We feel that it is possible to transfer food production techniques from one country to another to help the development of food production. This transfer of food production techniques is being used by FAO and it is to be commended.

In his review of the State of Food and Agriculture the Director-General has highlighted a number of problems currently facing the world today. He noted, that notwithstandin, increases in food production, for example 1981 global agricultural production increased by 2.9 percent. The current world economic situation manifested by high unemployment, high interest rates and high levels of inflation in a number of countries has never-the-less placed a much greater strain on the ability of many countries to pay for essential imports including food imports. Mr. Chairman, this makes it even more important that FAO continues to try and assist countries to develop their own food production. In this connection also, Mr Chairman, it is New Zealand's belief that food producers in developing countries should be given sufficient financial incentives to stimulate the development of food production. We welcome along with other delegations, therefore, the Director-General's proposal announced yesterday to examine the complex area of pricing policy in agriculture.

New Zealand as an agricultural producer is aware of the serious problems being faced in achieving the necessary development of agricultural production and the stability and expansion of trade in this sector. We are concerned about current production surpluses in some parts of the world and critical shortages in others.

The problems of agriculture are of course not isolated. Most nations, as the Director-General mentioned, are faced with wider and longer term structural problems. The recessionary effects on agriculture are the most important. In particular world economic problems, and measures to react to these such as tight monetary policies, have been accompanied by a fall in commodity prices to their lowest level in three decades and to a halt in the growth of international trade volumes. These conditions have exacerbated the problem of many developing countries by increasing their interest payments on already large debts, prompting further deterioration in their terms of trade and reduced export volumes.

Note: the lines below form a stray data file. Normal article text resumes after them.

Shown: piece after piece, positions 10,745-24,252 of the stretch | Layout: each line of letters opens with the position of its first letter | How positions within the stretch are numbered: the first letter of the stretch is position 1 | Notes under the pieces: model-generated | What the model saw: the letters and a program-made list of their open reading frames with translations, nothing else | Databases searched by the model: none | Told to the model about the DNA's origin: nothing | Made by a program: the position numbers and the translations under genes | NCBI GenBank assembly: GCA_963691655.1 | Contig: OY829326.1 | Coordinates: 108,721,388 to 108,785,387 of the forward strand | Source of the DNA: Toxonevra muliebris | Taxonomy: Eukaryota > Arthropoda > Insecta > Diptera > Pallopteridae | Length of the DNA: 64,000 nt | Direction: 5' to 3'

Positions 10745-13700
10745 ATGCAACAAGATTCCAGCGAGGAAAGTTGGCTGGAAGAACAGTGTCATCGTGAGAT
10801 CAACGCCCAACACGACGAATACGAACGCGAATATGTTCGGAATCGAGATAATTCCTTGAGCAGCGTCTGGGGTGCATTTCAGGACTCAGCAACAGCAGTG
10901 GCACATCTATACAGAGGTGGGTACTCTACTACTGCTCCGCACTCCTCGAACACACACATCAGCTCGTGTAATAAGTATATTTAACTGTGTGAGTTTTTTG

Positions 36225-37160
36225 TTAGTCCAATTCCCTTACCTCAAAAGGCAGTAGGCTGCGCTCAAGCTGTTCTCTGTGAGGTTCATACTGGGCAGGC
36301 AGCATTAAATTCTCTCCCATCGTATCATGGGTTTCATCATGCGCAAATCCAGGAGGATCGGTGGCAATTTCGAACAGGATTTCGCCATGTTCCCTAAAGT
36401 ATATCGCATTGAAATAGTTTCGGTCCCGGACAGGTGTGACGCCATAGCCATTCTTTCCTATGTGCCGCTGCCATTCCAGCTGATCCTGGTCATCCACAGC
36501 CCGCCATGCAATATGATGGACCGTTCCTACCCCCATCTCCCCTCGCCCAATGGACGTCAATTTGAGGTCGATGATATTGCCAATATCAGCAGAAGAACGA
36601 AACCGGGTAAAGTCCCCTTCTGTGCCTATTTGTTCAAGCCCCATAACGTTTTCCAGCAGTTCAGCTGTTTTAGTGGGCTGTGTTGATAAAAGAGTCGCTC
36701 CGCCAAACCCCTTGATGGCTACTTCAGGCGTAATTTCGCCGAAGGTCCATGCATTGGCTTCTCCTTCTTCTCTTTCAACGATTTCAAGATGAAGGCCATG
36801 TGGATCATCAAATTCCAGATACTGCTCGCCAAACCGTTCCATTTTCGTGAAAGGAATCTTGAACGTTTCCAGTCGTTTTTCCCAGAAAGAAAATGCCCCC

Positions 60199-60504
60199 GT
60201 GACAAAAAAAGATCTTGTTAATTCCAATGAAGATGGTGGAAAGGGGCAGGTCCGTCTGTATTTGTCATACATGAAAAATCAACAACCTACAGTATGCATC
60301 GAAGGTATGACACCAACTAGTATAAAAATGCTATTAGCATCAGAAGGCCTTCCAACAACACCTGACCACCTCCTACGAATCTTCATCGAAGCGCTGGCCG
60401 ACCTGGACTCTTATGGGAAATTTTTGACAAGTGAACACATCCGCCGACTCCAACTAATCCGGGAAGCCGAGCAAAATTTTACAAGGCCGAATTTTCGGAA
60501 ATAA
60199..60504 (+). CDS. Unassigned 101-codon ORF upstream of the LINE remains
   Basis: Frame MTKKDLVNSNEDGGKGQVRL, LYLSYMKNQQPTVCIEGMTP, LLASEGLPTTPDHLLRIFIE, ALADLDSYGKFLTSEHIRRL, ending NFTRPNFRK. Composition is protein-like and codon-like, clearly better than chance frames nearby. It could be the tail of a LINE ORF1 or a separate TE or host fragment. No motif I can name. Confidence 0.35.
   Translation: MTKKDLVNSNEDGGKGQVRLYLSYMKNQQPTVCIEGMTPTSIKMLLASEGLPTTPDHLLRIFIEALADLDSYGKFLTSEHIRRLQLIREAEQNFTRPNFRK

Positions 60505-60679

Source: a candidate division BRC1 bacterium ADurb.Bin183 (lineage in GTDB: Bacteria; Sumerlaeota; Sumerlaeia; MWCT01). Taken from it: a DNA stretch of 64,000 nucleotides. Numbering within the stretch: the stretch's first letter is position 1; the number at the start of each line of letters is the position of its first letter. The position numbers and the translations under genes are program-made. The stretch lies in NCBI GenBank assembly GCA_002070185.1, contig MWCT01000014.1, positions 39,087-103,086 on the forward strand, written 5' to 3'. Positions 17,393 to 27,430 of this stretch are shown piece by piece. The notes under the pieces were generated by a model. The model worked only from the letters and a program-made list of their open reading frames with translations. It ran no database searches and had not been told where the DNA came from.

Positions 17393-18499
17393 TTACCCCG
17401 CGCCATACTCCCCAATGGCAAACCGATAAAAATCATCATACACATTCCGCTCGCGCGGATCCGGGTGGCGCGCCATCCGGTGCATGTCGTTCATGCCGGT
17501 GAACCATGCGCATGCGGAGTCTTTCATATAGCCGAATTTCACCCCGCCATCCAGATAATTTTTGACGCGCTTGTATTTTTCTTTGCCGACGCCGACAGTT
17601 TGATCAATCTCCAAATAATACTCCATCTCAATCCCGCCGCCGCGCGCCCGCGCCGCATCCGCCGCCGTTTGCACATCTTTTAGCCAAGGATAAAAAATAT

The crucial question is of course how lower-income and food-deficit countries can continue to improve their own food production.

New Zealand along with many other agricultural producers remains very concerned about policies of agricultural protectionism which make it very difficult for producers of agricultural products to maintain and develop sales of these products to industrialised countries. We look forward to the current meeting in Geneva of Ministers of the GATT in the hope that a workable system leading to an international trading system which reflects the needs of exporters of agricultural products can be developed.

New Zealand adheres to the principle that trade is the engine of growth. We should all look seriously at the right ways of realising this objective. Bilateral and multilateral initiatives should be towards greater awareness and accommodation of agricultural trading problems and we hope that the GATT meetings will hopefully arrive at ways of solving these problems.

New Zealand is an agriculturally based economy - 75 percent of our export income derives from sales of primary products. We therefore have a real appreciation of the difficult problems faced by developing country producers.

Increased production in food in the developing countries themselves and a climate for economic growth including trade growth in the international community as a whole complement each other. But this trade growth must of course enable agricultural producers to participate in it.

This Eighty-second Session of Council has a number of important items to be addressed which complement the principle problems which face us and we will be considering them as we work through our agenda.

On behalf of the South West Pacific region New Zealand would like to reiterate its congratulations to you and to the Vice-Chairmen. We would also like to congratulate the Director-General and his hard working staff for the part they have played in the making of this Council session the success we know it will be.